Canberra’s expansion – thinking outside the lines
In 2018 Canberra was Australia’s second-fastest growing city, pipped by Melbourne by 0.3%, with Brisbane in third. That trend continues. Shouldn’t be a problem to keep on expanding, the Australian Capital Territory is pretty big? Actually, it is a problem. The territory is mostly too rugged for development, and 60% of the land is already locked away in national parks and reserves. Take a look at the city map and the growing pains are clearly seen, with suburbs hemmed in by the Territory’s borders on all sides except to the south west. Infill development is one way the government has gone about accommodating the influx of people, with residential towers rapidly popping up in the city and town centres. But the government has pushed ahead with large-scale “greenfield” development as well, despite the cost.
Expansion of Canberra outwards instead of upwards, where there’s not much space before you trip over the border into New South Wales, raises serious issues. Now, the two jurisdictions – ACT and NSW – have to work out who pays and who profits as houses of people who think they live in Canberra spill over into NSW. You can expect that the ACT has no incentive to do anything for NSW unless it is paid, and NSW has no urban centre or amenities nearby in order to provide the services city-slickers expect. The issues at stake extend to things like the enhancement of land values; environment, heritage, planning and development; the provision of city services; policing and the regulation of crime, and all of the other regulatory necessities that make a city run smoothly.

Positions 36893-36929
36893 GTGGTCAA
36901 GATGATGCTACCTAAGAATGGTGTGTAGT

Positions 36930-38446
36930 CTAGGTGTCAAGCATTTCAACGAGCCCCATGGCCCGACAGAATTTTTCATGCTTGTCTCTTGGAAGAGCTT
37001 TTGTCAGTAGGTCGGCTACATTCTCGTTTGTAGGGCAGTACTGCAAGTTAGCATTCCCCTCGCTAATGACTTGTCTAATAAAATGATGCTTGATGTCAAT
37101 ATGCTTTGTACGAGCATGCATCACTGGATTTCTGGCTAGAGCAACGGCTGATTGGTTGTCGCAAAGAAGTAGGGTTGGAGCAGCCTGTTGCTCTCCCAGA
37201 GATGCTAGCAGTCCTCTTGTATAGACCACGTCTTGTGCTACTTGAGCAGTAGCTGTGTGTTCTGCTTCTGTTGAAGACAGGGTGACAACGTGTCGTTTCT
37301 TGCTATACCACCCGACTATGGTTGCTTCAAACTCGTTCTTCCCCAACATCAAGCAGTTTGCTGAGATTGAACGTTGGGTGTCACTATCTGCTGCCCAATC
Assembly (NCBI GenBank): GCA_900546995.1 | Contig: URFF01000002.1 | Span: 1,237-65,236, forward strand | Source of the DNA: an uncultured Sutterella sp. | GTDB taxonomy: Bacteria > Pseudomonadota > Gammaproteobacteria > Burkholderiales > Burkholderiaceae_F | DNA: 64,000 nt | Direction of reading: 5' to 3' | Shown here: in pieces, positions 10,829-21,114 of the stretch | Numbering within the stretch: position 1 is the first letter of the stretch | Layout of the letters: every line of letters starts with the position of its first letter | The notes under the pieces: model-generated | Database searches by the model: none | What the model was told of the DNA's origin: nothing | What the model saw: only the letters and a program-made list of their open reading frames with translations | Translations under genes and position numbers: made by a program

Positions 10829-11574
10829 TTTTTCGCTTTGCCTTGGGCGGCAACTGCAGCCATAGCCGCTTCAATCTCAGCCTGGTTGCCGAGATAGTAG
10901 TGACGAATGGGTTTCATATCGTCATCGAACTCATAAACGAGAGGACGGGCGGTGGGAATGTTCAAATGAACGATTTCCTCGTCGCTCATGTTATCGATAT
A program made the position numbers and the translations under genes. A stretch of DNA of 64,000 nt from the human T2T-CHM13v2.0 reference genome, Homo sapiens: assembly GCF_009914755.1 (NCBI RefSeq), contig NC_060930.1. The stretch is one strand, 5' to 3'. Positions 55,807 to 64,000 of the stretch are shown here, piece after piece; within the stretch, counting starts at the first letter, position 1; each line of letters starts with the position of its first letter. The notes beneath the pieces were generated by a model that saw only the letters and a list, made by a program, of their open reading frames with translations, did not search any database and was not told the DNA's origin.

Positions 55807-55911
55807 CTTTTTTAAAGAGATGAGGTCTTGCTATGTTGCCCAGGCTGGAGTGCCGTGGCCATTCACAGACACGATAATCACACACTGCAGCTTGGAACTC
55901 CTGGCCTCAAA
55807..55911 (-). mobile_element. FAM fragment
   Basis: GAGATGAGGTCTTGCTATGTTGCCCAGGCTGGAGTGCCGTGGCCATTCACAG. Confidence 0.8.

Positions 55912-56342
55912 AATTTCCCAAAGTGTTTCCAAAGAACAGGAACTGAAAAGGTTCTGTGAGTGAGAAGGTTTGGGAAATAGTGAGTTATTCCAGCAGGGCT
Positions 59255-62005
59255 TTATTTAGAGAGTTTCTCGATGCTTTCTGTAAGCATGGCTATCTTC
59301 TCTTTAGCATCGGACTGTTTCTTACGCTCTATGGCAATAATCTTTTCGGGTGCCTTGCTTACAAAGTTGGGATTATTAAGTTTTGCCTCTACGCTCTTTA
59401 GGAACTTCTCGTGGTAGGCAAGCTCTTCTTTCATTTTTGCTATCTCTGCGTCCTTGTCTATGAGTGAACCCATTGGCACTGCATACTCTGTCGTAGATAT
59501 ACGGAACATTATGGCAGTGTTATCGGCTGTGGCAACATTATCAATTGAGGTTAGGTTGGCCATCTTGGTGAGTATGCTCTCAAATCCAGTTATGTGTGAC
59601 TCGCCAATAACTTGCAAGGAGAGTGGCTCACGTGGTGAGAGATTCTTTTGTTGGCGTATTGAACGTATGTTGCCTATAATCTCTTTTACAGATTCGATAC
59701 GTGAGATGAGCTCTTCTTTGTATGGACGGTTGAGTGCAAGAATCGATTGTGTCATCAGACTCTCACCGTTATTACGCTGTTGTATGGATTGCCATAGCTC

Straddling the border
Enter “Ginninderry”, an area to the west of the existing Canberra township of Belconnen, named after the creek that flows through it. The developers – jointly the government, and a private landowner – have just released Ginninderry Stage 2, comprising 122 blocks. Consistent with present trends, the blocks are mostly quite small, but are intended for single detached housing. The larger development of which this land release is part is intended to cross into NSW’s Yass Valley, and is projected to have 11,500 dwellings and a population of 30,000 by 2055. About half of those houses are supposed to be in what is presently “Parkwood”, in NSW.
How is this going to work, in legal terms? Early reports claim that NSW would not relinquish any control of the development approvals required, or of the value of the land. So, for example, residents face the dilemma of different land registration systems and stamp duties as between properties which neighbour each other but are in different jurisdictions and, failing a very high level of cooperation, different housing and construction requirements as well. It has also been said that Yass Valley Council would collect ACT-level rates from Parkwood residents, and pay the ACT to provide ACT-side services to those residents, such as waste collection and emergency services. There is also a proposal for ACT police to apply ACT law in Parkwood, described strangely as a “legal buffer zone”.